Inc. recently ran an interesting article about the iconic bands that changed the business of music. Yes, they all influenced music to a great degree, but most overlook their moneymaking abilities and how their actions improved the lot for all that came afterwards. Let’s look at them:
Major change: Zeppelin shifted the balance of power from the concert promoter to the act. They were the first ones to negotiate a deal to take 90% of the gate.
The Rolling Stones
Major change: The Stones were the first major group to pay for their own recordings, then lease the master to the record label. This allowed them to retain ownership of their copyrights for future licensing deals.
Major change 2: Their lips and tongue logo became a classic brand identifier.
Major change: Kiss took merchandise and licensing to a new level, eventually licensing over 3,000 product categories. This is a common tactic for artists today, but it was KISS who saw the value in licensing before everyone else.
The Grateful Dead
Major change: While other bands from the ’60s through the ’90s were all wrapped up in record sales, The Grateful Dead realized the current Music 3.0 mantra way before anyone – “Your music is your marketing.” They encouraged people to tape their performances and share them with their friends, thereby broadening their fan base. Sound familiar? That’s what acts are doing today, only online.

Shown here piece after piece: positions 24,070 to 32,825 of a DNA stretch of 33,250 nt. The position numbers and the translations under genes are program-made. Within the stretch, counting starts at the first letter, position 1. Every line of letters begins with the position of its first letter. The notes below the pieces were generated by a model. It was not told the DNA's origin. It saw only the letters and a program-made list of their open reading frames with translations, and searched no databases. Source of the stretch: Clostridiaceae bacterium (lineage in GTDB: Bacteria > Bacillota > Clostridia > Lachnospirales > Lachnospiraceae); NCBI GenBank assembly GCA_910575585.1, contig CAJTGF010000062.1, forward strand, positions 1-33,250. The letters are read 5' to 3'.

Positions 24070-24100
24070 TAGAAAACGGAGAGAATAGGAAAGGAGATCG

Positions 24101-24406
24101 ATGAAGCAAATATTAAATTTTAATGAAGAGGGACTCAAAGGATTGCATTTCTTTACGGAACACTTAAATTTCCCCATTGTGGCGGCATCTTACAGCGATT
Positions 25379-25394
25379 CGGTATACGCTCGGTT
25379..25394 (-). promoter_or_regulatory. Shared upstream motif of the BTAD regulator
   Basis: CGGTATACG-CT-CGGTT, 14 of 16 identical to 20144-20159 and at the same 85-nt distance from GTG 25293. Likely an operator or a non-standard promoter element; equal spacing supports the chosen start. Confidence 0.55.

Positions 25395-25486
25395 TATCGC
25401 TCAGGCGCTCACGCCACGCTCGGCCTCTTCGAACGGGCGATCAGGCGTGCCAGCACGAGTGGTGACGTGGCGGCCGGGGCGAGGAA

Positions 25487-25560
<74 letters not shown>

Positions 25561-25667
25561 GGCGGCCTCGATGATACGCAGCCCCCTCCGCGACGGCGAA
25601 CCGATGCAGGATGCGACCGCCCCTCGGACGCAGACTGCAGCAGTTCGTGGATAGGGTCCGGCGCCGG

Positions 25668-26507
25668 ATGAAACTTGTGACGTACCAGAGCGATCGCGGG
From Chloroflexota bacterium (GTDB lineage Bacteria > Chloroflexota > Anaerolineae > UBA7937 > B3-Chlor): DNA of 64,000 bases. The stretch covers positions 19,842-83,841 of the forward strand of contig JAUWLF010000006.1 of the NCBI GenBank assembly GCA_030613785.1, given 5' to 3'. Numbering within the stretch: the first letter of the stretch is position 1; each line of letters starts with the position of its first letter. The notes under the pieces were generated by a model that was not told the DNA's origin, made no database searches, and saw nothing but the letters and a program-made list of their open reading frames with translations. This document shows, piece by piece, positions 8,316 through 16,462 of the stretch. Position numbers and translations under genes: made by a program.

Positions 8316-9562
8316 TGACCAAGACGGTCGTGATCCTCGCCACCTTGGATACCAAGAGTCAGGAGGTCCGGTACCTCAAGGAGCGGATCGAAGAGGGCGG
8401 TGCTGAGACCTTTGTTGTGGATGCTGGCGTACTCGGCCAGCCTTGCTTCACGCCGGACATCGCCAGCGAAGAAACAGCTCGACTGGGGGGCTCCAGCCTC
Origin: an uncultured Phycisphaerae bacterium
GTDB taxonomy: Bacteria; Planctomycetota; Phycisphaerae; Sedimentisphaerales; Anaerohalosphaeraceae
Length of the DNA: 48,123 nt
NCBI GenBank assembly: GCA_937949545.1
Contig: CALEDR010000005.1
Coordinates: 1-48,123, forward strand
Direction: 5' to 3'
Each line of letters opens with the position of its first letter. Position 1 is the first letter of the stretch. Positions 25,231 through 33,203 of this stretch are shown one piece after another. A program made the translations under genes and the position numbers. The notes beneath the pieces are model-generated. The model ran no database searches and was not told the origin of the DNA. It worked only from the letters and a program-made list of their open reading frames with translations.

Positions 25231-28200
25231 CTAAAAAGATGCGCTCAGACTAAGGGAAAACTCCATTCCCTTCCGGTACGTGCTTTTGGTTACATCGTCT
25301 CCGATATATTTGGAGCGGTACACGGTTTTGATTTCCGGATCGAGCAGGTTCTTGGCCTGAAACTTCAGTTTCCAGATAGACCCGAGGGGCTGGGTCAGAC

Major change 2: The Dead were social way before social media, selling concert tickets directly, creating an engaged fan club, and promoting and selling special products and fan-generated materials through the fan club.
Major change: You don’t think of Journey as being at the forefront of any business dealings, but they were the first major act to go for a tour sponsorship deal (with Budweiser).
Major change 2: Journey was also the first act to own their own touring infrastructure, owning their own sound system, staging, and transportation.
Major change 3: Although the Stones led the way by being the first to lease their masters to the record label, Journey took it a step further by providing the artwork and marketing material as well.
Major change: Moby was the first artist to realize the tremendous potential of media licensing. When his Play album first came out it did nothing on the charts and was ignored by radio. That was before he licensed every song on the album for commercials, television and movies, then the record blew up.